The day after Aussiecon 4 ended, Renovation, the 2011 Worldcon, issued a press release drawing attention to the “changing of the guard.”
“With four of the last six Worldcons held outside the U.S., it’s great to bring Worldcon to Reno for the first time,” said Patty Wells, Renovation’s chair. “We hope to welcome back many fans who may have missed the last couple of conventions as well as reach out to new fans who have never been to Worldcon.”
I hadn’t thought that 2009’s “outside the U.S.” Worldcon was really that far away, Montreal being a mere 331 miles from the center of the publishing universe in New York. But when I said so several fans answered that the requirement of crossing the U.S. border was a more important deterrent than the trivial distance involved. (We had this discussion before Peter Watts’ border experience — I wouldn’t have to be convinced now.)
How many fans will feel that a Worldcon held in Reno is psychologically less far away than the geographically-nearer Worldcon in Montreal?
The full press release follows the jump.
Renovation, The 69th World Science Fiction Convention Reno, Nevada, USA – August 17-21, 2011
Postal queries to: RCFI, PO Box 13278, Portland, OR 97213-0278
FOR IMMEDIATE RELEASE
Tuesday, September 7, 2010
Reno, Nevada, USA – Renovation, the 69th World Science Fiction Convention, has taken over from Aussiecon 4, the 68th World Science Fiction Convention, as the current Worldcon.
The official transition occurred at the Aussiecon closing ceremony held in Melbourne, Australia on Monday, September 6, 2010. Patty Wells, Renovation chair, invited professionals and fans to come together in Reno in August 2011 to celebrate science fiction in all its forms as well as catch up with old friends and make new ones.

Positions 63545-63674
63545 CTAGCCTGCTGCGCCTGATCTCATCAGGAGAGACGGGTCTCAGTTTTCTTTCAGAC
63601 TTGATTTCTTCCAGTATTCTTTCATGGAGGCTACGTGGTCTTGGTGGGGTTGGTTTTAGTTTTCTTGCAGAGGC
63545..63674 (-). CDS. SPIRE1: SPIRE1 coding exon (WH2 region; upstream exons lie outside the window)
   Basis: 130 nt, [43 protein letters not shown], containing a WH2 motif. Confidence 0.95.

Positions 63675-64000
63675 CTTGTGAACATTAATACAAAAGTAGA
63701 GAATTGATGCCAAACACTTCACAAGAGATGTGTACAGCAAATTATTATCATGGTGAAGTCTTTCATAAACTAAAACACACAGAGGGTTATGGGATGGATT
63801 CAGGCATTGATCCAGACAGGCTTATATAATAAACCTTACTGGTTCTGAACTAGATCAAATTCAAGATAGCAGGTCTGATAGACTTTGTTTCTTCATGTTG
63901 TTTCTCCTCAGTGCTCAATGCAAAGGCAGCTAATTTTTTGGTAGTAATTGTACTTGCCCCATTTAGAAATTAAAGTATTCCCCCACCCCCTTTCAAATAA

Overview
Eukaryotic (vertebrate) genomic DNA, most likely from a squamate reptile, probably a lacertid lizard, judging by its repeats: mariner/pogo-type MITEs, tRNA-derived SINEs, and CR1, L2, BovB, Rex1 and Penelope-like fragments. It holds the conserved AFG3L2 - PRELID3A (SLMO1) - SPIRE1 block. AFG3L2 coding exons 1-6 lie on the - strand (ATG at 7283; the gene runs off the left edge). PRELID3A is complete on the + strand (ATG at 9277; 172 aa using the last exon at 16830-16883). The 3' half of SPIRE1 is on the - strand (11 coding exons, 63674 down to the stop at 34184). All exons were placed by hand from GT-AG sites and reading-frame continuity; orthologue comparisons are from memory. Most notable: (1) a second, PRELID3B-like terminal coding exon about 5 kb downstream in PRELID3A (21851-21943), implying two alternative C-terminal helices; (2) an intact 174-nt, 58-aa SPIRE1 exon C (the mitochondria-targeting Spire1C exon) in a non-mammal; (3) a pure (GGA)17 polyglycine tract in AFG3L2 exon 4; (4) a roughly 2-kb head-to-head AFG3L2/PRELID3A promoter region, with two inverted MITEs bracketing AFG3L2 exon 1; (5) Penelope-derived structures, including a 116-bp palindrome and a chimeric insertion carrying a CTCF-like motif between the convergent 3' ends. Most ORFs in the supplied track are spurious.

Worldcon is one of the largest global events run purely by volunteers. Renovation expects to welcome around 4,000 attendees for the five days of the convention including writers, artists, editors, publishers, filmmakers, musicians and fans. Particular recognition will be given to the Guests of Honor – author Tim Powers, editor Ellen Asher, artist Boris Vallejo and publisher and fan Charles N. Brown. The event will also make a significant contribution to the local economy with a positive economic impact estimated to be over $6 million dollars.
Over 150 volunteer staff are already working to make the event a success with many more to be recruited over the coming months. This volunteer effort to coordinate and put on Worldcon is the biggest example of science fiction’s unique economy of goodwill.
Renovation’s program continues to take shape and will include over 400 hours of panels, talks, readings, workshops and autograph sessions. Each evening of the convention will feature a highlighted major event including themed Music and Art Nights as well as the traditional Masquerade and Hugo Award Ceremonies. Alongside these events, Renovation will also host a substantial Art Show and a Dealers’ Room where members can buy books, prints, jewelry, models, craft work and more.
To quote Patty Wells, “with four of the last six Worldcons held outside the US, it’s great to bring Worldcon to Reno for the first time. We intend to put on a unique event with a program and exhibits that reflect our theme of New Frontiers. We have wonderful hotels and facilities and we’re an easy drive from the Bay Area. Reno is also a very affordable location to visit. We hope to welcome back many fans who may have missed the last couple of conventions as well as reach out to new fans who have never been to Worldcon. We hope to see you in Reno.”
More details and memberships for Renovation can be found online at www.renovationsf.org. We encourage your input to help us create a memorable Worldcon.
“World Science Fiction Society”, “WSFS”, “World Science Fiction Convention”, “Worldcon”, “NASFiC”, “Hugo Award”, and the distinctive design of the Hugo Award Rocket are service marks of the World Science Fiction Society, an unincorporated literary society.